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A nice trip through Germany (part 4 – a long one)

19 Aug

We took it slowly in the morning, after all we had all day to drive just about 300kms to go from Lindau to Baden-Baden, so why hurry up? If only we knew………..

It took us nine hours to go from point A to point B, damn…… never seen so much water coming down!!! It was impossible to see through our elmets and drive safely so we had to take several breaks and stops………… anyway…….. eventually we made it to our hotel in Baden-Baden safe and dried up by the sun that came out, at last!

Baden-Baden, an international thermal spa resort is located at the foothills of the Black Forest in the south-western part of Germany. With its elegant flair and stylish way of life, and its old fashioned architecture, Baden-Baden is a pleasure to visit. In the picturesque streets and the small lanes of the neo-baroque old town of Baden-Baden there are also numerous exclusive boutiques for a first-class shopping. It was really a pleasure walking through its streets, most of the time with our noses up, savouring the old times atmosphere still in the air…..

This is Friedrichsbad, a temple to the art of bathing. Situated at the foot of the Altstadt, a combination of Roman and Irish bathing traditions, it’s been here for the past 125 years.

It was built just above the old romans baths ruins, and you can admire their masterwork by visiting the 2000 year old ruins, which are one of the oldest and best kept examples.

Near our hotel there was this great garden called Lichtentaler Allee, a green and relaxing gem……..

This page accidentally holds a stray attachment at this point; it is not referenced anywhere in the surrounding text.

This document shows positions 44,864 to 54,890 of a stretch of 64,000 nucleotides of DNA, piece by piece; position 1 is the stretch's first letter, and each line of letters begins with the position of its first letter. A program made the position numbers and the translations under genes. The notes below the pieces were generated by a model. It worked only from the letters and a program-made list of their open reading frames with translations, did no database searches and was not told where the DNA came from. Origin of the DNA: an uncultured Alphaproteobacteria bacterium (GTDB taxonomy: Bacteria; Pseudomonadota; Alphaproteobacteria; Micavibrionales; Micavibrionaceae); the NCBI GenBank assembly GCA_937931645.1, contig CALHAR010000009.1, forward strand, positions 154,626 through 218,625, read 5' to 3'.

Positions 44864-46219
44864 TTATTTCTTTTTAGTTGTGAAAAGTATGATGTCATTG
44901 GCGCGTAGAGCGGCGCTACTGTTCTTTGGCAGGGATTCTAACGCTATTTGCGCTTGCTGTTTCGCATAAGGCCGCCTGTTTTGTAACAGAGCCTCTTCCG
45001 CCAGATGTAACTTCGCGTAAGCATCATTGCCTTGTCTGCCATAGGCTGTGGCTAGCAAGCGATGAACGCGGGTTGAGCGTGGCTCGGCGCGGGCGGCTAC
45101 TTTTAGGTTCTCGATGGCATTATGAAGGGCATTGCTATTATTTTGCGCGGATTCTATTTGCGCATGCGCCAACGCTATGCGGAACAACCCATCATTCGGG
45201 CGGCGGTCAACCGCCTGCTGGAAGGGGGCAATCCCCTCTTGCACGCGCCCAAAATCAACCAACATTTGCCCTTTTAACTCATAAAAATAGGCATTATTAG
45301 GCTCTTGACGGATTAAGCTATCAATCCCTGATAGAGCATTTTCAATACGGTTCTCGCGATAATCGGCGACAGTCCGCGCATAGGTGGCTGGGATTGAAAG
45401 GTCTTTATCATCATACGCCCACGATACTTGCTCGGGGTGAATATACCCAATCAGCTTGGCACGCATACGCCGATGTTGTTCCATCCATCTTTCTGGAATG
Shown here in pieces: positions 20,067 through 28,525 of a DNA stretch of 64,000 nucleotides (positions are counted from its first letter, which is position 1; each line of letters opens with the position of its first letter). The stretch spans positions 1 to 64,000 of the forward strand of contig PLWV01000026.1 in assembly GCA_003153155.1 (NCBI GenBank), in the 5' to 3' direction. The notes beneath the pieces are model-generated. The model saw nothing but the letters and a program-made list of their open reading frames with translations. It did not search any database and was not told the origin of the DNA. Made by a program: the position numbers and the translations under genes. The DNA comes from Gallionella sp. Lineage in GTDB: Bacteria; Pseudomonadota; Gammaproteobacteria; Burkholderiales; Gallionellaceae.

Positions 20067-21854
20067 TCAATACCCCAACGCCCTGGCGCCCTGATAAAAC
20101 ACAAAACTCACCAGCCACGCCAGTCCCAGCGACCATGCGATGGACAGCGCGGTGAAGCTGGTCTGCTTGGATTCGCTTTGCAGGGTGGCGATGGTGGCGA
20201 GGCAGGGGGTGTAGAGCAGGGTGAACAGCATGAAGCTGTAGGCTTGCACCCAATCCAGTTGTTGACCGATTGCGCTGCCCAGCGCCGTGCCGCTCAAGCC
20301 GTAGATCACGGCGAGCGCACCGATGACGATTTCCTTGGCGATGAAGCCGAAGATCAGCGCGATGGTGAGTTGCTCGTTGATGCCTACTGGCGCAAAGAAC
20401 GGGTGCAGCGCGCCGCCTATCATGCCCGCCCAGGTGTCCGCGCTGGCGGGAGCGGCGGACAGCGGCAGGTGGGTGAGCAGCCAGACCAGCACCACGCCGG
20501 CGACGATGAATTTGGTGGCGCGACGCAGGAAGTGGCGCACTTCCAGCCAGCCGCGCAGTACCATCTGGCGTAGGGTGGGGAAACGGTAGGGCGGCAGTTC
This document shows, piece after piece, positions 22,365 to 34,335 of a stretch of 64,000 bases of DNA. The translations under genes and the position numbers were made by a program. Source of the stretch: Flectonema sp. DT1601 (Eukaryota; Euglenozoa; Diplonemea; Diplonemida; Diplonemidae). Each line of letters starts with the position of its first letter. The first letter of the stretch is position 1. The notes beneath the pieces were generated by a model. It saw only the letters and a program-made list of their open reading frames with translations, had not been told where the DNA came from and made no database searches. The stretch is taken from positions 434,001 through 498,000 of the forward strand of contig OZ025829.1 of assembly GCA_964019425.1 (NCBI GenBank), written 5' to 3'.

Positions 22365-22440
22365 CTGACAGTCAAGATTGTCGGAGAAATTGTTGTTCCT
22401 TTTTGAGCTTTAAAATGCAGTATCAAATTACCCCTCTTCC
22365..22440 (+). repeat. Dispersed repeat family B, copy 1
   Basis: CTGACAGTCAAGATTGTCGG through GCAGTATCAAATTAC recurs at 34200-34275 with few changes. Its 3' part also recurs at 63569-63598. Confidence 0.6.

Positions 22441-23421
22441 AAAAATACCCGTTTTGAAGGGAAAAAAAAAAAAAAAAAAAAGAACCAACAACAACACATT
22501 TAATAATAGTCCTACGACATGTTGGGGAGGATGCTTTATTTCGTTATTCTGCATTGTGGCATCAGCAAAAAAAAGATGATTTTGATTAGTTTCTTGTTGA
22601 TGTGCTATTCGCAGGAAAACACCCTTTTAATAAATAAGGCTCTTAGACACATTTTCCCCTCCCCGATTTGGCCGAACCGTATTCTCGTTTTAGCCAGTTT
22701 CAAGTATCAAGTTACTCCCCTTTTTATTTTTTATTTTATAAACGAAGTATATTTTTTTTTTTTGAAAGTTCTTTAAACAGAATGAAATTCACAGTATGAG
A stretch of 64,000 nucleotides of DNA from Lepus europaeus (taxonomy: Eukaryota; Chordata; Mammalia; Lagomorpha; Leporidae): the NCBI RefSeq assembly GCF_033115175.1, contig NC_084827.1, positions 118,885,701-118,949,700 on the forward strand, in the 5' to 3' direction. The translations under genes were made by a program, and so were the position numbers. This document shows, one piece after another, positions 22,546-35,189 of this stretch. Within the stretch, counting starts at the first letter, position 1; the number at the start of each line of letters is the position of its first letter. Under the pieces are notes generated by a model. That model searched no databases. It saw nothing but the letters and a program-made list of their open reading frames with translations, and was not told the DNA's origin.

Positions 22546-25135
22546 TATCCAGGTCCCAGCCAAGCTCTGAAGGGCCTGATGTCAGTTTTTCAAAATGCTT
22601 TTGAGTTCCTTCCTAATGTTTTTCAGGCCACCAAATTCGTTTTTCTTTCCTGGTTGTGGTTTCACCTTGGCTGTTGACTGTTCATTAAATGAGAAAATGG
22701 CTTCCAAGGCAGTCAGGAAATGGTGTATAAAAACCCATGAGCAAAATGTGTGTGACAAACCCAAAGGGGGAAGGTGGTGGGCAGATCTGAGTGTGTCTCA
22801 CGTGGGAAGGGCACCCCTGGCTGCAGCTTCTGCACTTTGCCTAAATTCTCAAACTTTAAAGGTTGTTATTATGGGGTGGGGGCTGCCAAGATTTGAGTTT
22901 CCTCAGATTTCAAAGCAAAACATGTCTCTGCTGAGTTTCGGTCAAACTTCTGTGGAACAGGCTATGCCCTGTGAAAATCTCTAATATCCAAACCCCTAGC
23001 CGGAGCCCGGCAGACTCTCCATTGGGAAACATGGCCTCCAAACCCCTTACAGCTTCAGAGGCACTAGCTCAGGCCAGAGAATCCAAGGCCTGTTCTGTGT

that lead our way to the Kurhaus

With its unique Belle Epoch styled elegance, whether it’s a concert, a midnight dinner or a star-studded ball, the Kurhaus represents Baden-Baden’s glittering center stage. Built between 1821 and 1824, by Friedrich Weinbrenner, the Kurhaus, with its stylish banqueting rooms and suites, can cater for all special occasions.

It houses also the Casino, dating back over 250 years and fashioned on the lines of French royal palaces, and it is and always has been, a temple to the alluring game of chance, in the last century a social rendezvous for nobles and the elite.

We knew before going there, that Baden-Baden has a deep connection with Russian history and people. ‘800 Baden-Baden was the favorite destination of European aristocracy, artists, musicians and writers, who called it “Summer Capital of Europe”. One of the most famous novels of European literature, “The Gambler” by the Russian writer Fyodor Dostoevsky is set right here in Baden-Baden. In the second half of the ‘800 it was a favorite of the rich and powerful of the Old Continent . Intellectuals such as Leo Tolstoy, Friedrich Nietzsche and Richard Wagner attended the small spa town and made it famous. Its thermal waters, already known and exploited by the Romans who called the town “Aquae Aurelie”, and especially the casino, represented a special destination. Since the beginning Baden-Baden was especially liked by the Russians who still form, with 30-40,000 visitors a year (usually quite wealthy), one of the most conspicuous sources of revenue for retailers in the city. Also the cultural ties between Baden-Baden and Russia are close and fruitful.  Case in point, the Fabergè Museum.  Russian art collector A. Ivanov opened the Fabergé Museum in 2009 in order to share his great collection with the world. The museum has more than 700 items, including two Imperial Easter Fabergé Eggs, the famous Rotschild Easter Egg, a stone figure of Buddha (formerly property of Jacqueline Kennedy Onassis, before of Greek King Georg I, British Royal Family) and the whole range of other very important gold, silver and precious stone masterpieces made by Fabergé. Too bad inside I wasn’t allowed to take photos…….but trust me, it WAS an experience……